Amazon building Amazon will also temporarily increase wages to U.S. workers by $2 an hour, effective through the end of April. (Photo: Shutterstock)

Retailers, grocers and eCommerce giant Amazon are ramping up hiring, to keep its stores and warehouses well-stocked with food and other essential items as the country rides out the COVID-19 pandemic.

Walmart on Thursday said it was hiring 150,000 new associates through the end of May to work in its stores, clubs, distribution centers and fulfillment centers. These roles will be temporary at first, but many will convert to permanent roles over time.

Related: COVID-19 closures spark surge in unemployment claims

“We know millions of Americans who are usually employed at this time are temporarily out of work, and at the same time we’re currently seeing strong demand in our stores,” says Walmart’s CEO Doug McMillon. “We’re looking for people who see Walmart as a chance to earn some extra money and perform a vital service to their community.”

The retailer also announced a special $300 cash bonus for existing full-time hourly workers, and $150 for part-timers, to be paid on April 2. Walmart will also will accelerate its next scheduled quarterly bonus for workers a month early, “as if the company achieved its first-quarter plan.”

Amazon this week said it was opening 100,000 new full and part-time positions across the U.S. in its fulfillment centers and delivery network to meet the surge in demand for online orders.

“We also know many people have been economically impacted as jobs in areas like hospitality, restaurants and travel are lost or furloughed as part of this crisis,” Dave Clark, Amazon’s senior vice President of Worldwide Operations, writes on the company’s blog. “We want those people to know we welcome them on our teams until things return to normal and their past employer is able to bring them back.”

Amazon will also temporarily increase wages to U.S. workers by $2 an hour, as well as comparable wage increases for workers in other countries where it operates. The increase will be effective through the end of April.

Target on Friday said that after working with its current team to offer extra hours, the retailer will pursue additional hiring where needed. The company also announced it is raising its hourly pay by $2 an hour until at least May 2; access to paid leave for up to 30 days for workers who are 65 or older, pregnant or those with underlying medical conditions; expanding back-up care for all workers, temporarily waiving its absenteeism policy and covering quarantine and confirmed illness pay; and will also pay out bonuses for the first time to 20,000 hourly store team leads who oversee individual departments in Target stores, ranging from $250 to $1,500.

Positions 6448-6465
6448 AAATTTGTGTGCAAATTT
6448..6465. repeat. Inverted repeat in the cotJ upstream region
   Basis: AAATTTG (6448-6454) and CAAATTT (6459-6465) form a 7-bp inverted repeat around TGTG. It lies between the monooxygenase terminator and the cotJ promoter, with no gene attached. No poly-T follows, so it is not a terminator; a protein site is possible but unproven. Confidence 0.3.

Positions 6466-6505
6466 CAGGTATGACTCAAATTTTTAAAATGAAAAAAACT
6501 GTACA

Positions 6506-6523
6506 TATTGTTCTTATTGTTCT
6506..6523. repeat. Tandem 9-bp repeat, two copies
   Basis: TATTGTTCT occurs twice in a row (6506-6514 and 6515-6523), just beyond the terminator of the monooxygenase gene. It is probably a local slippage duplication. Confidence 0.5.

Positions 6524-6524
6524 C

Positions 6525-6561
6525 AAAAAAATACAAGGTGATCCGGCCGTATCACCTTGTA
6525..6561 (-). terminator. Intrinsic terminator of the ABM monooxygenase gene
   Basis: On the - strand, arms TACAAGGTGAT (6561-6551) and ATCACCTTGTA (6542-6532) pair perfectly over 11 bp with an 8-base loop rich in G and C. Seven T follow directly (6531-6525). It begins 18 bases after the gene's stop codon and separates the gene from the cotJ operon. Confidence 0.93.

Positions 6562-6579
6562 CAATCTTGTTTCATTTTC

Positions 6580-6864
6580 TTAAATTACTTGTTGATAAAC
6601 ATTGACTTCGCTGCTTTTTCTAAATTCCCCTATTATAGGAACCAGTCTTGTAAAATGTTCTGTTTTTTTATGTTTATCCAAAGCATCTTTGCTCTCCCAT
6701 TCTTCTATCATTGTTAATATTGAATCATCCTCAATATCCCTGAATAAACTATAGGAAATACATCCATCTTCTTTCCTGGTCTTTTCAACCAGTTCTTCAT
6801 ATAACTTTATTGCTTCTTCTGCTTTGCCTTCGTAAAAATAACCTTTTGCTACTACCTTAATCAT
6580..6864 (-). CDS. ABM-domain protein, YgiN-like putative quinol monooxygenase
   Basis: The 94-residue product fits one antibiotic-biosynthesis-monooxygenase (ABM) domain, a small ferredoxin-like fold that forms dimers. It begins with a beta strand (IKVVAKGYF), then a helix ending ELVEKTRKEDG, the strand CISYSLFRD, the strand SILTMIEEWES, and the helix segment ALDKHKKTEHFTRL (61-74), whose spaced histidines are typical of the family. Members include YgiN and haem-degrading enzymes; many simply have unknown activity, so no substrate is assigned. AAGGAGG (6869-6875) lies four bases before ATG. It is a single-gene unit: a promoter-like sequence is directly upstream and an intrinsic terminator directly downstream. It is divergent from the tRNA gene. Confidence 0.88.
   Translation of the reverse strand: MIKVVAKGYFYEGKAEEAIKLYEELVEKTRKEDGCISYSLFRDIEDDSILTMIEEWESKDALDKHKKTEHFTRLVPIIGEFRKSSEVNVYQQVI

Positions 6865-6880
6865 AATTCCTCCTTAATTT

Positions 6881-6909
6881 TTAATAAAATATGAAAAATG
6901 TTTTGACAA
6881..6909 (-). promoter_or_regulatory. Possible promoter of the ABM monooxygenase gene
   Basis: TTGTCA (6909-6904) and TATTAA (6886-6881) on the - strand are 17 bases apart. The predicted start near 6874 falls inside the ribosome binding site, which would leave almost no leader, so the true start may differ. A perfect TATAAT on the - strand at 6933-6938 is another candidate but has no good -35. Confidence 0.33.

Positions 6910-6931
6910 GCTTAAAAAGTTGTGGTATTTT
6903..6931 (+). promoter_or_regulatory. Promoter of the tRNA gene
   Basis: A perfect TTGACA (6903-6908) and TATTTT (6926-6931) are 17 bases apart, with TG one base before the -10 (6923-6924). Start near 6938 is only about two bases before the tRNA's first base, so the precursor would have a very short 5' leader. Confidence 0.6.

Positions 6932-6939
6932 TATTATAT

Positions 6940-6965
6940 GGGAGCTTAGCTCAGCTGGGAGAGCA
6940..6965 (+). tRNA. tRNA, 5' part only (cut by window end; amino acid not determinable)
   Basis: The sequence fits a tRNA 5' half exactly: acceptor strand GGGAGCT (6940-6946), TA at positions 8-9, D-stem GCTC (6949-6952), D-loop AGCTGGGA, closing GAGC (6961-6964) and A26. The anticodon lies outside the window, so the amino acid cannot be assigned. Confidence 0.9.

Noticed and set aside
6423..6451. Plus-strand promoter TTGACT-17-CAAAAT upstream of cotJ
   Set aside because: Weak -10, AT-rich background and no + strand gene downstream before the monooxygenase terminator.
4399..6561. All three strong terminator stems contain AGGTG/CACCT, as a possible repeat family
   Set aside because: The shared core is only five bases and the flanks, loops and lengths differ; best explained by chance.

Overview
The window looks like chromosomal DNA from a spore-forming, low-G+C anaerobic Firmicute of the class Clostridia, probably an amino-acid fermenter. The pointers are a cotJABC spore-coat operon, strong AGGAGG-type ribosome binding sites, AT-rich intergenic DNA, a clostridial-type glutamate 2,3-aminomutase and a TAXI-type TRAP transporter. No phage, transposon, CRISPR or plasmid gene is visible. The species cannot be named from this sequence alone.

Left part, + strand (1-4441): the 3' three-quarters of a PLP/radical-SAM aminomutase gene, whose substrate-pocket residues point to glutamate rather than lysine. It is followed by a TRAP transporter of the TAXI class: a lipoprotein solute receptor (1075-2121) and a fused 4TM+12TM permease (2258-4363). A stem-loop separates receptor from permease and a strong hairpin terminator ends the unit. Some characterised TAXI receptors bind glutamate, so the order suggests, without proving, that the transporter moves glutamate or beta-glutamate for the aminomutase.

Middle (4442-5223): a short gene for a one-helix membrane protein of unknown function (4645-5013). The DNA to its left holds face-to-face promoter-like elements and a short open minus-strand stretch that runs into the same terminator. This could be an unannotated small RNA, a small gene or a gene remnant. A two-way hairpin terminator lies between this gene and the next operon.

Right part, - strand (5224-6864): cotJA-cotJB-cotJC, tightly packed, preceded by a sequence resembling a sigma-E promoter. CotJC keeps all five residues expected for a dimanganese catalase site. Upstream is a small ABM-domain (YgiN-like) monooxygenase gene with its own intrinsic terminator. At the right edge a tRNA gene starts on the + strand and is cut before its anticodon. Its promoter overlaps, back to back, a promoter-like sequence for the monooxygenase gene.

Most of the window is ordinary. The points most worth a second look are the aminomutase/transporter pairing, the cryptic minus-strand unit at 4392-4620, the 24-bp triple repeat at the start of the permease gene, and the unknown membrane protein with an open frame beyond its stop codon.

“We continue to experience incredible demand across our business, and Target’s ability to help our guests in this unprecedented time would not be possible without the strength of our team. I am proud and humbled by the dedication and humanity they show to our guests every day,” says Target’s CEO Brian Cornell. “Increasing their compensation for a job incredibly well done and ensuring continued compensation for those who need to care for themselves and their families is a reflection of our company’s values and simply the right thing to do.”

Grocery stores are also hiring. Recent announcements of mass hirings by grocers include Kroger, Ralphs, Jewel, Raley’s, H-E-B and Costco.

Domino’s is also hiring, as more people order pizza take-out.

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